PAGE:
It is interesting to note that Woolgar has reported no metastasis at Levels IV and V among 78 patients with cancers of buccal mucosa and lower alveolus (56 of 78 patients were pT4 status) in his study of 439 patients with oral cancers.[15]

Cervical node metastasis have variable incidence and are widely accepted as one of major prognostic factors in OSCC patients. The rate of metastasis in the cervical nodes was reported to be 35.3 − 60% in OSCC patients. Metastasis in the cervical nodes was detected in 43% of the cases (90 RND = 51 pN[0] and 39 pN[+]) reported between 2007 and 2010.[16]

Histopathologically, positive lymph nodes in patients were as follows: level I nodes were 50, Level II 32, Level III 15, Level IV 2, and 2 patients had Level V positive nodes. Many patients had a positive lymph node at more than one level. Node positivity was observed for different sites as follows: buccal mucosa, 31 out of 116 patients (26.7%); gingivobuccal sulcus, 25 out of 72 patients (34.7%); retromolar trigone, 4 out of 10 patients (40%); tongue, 5 out of 10 patients (50%); and floor of mouth, 1 out of 1 patient (100%).

Carcinomas of the oral cavity rarely spread to lower jugular or posterior cervical nodes in the absence of involvement of level I-III. An elective SND (Levels I–III) provides staging information and may be the only therapy necessary for occult disease. It has minimal morbidity and it reduces the risk of occult disease evolving into clinically evident metastases. Both sides of the neck have to be addressed in midline, or near the midline primaries. Nevertheless, as stated in the guidelines of oral cavity cancer neck dissections should be performed as part of the concept to complete the oncological therapy of this complex tumor entity including its biological behavior.[17]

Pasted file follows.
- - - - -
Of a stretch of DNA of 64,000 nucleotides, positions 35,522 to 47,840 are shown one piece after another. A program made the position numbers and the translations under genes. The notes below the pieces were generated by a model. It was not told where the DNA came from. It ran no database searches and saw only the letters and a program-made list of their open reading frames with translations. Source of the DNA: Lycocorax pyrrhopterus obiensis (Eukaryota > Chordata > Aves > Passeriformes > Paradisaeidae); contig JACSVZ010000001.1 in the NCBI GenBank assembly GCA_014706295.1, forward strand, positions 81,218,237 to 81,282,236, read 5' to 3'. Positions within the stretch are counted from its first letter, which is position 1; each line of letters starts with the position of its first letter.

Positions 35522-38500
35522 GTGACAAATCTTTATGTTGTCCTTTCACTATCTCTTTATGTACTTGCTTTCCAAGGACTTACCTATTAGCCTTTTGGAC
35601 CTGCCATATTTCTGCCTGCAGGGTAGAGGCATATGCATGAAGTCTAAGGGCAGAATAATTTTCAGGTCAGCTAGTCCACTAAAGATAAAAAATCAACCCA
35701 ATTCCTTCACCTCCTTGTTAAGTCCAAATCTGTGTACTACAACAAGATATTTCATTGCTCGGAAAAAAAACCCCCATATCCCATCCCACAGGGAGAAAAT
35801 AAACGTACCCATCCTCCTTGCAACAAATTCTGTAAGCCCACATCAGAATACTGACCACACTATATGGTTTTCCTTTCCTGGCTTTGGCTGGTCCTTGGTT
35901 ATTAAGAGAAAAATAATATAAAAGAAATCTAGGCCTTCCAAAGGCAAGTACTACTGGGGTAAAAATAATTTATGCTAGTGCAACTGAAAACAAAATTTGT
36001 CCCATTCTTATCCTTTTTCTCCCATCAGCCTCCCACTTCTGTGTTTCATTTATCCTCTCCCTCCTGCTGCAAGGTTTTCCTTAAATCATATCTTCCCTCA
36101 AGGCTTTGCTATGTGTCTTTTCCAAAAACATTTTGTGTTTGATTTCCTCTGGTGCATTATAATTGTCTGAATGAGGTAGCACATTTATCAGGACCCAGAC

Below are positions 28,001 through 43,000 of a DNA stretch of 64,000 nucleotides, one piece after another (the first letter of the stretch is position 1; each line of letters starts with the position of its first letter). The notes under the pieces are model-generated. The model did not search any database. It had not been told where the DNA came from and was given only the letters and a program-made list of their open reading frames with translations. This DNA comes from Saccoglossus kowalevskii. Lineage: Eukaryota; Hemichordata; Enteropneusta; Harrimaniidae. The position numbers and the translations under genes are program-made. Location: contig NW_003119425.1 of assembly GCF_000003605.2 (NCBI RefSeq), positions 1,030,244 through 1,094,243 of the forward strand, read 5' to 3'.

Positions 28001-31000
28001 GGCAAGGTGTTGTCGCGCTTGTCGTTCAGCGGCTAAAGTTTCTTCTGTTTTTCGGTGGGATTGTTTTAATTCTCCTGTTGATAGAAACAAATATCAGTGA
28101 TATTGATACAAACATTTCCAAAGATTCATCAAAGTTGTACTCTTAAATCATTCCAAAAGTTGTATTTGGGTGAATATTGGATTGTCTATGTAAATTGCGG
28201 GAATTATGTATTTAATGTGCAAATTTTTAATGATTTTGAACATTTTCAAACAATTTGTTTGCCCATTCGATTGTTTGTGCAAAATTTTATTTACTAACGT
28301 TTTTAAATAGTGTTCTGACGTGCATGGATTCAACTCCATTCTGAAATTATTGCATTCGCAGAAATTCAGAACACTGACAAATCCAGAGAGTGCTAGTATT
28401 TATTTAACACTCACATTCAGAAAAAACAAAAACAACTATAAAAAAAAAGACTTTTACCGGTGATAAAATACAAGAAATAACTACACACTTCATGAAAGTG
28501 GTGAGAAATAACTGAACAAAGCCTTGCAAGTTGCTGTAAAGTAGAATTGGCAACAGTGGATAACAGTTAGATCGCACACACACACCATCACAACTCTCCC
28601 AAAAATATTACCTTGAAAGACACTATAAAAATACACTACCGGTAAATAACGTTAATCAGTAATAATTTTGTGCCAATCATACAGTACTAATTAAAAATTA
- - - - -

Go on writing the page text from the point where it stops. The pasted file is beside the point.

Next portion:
Reconstruction of oral cavity defects can be challenging due to the need for preservation of function and recreation of the esthetic appearance of the lower third of the face. Oral cavity defects from oncologic resection can be characterized by their subsite. The surgeon will then consider the original function, size, location, soft tissue and/or bony involvement of the defect and refer to the reconstructive ladder.

Primary closure is simple and preferred for smaller defects in area where soft tissue is easily advanced together without fear of excessive tethering. Defects of about 30% of the oral tongue are best closed primarily, as this shows superior function compared to the placement of flaps which is done in our study.

Most buccal carcinomas present at advanced stage resulting in larger full thickness or composite defects. Flap reconstruction should be inset with the mouth in maximal opening to prevent debilitating trismus. Reconstruction of soft tissue only defects can be accomplished with regional myocutaneous flaps like PMMC.

Composite defects that include soft tissue and bone can be reconstructed with osteocutaneous flaps.


  Conclusion Top